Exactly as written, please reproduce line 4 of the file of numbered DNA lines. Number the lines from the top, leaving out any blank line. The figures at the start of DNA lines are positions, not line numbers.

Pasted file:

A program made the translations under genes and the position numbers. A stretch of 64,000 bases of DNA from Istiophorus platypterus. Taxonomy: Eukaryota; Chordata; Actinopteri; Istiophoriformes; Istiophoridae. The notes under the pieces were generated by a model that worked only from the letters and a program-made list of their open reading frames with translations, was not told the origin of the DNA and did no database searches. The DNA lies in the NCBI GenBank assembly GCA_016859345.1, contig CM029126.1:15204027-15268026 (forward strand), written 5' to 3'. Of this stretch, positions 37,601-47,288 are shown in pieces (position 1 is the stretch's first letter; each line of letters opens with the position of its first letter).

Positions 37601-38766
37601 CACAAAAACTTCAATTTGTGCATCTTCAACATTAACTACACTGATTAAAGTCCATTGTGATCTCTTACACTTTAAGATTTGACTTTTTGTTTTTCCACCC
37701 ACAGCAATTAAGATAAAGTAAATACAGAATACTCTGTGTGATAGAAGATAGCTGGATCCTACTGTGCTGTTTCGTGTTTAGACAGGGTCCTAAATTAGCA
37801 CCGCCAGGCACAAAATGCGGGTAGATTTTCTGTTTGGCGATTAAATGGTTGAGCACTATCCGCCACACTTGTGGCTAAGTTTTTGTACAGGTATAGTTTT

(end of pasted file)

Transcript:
37701 ACAGCAATTAAGATAAAGTAAATACAGAATACTCTGTGTGATAGAAGATAGCTGGATCCTACTGTGCTGTTTCGTGTTTAGACAGGGTCCTAAATTAGCA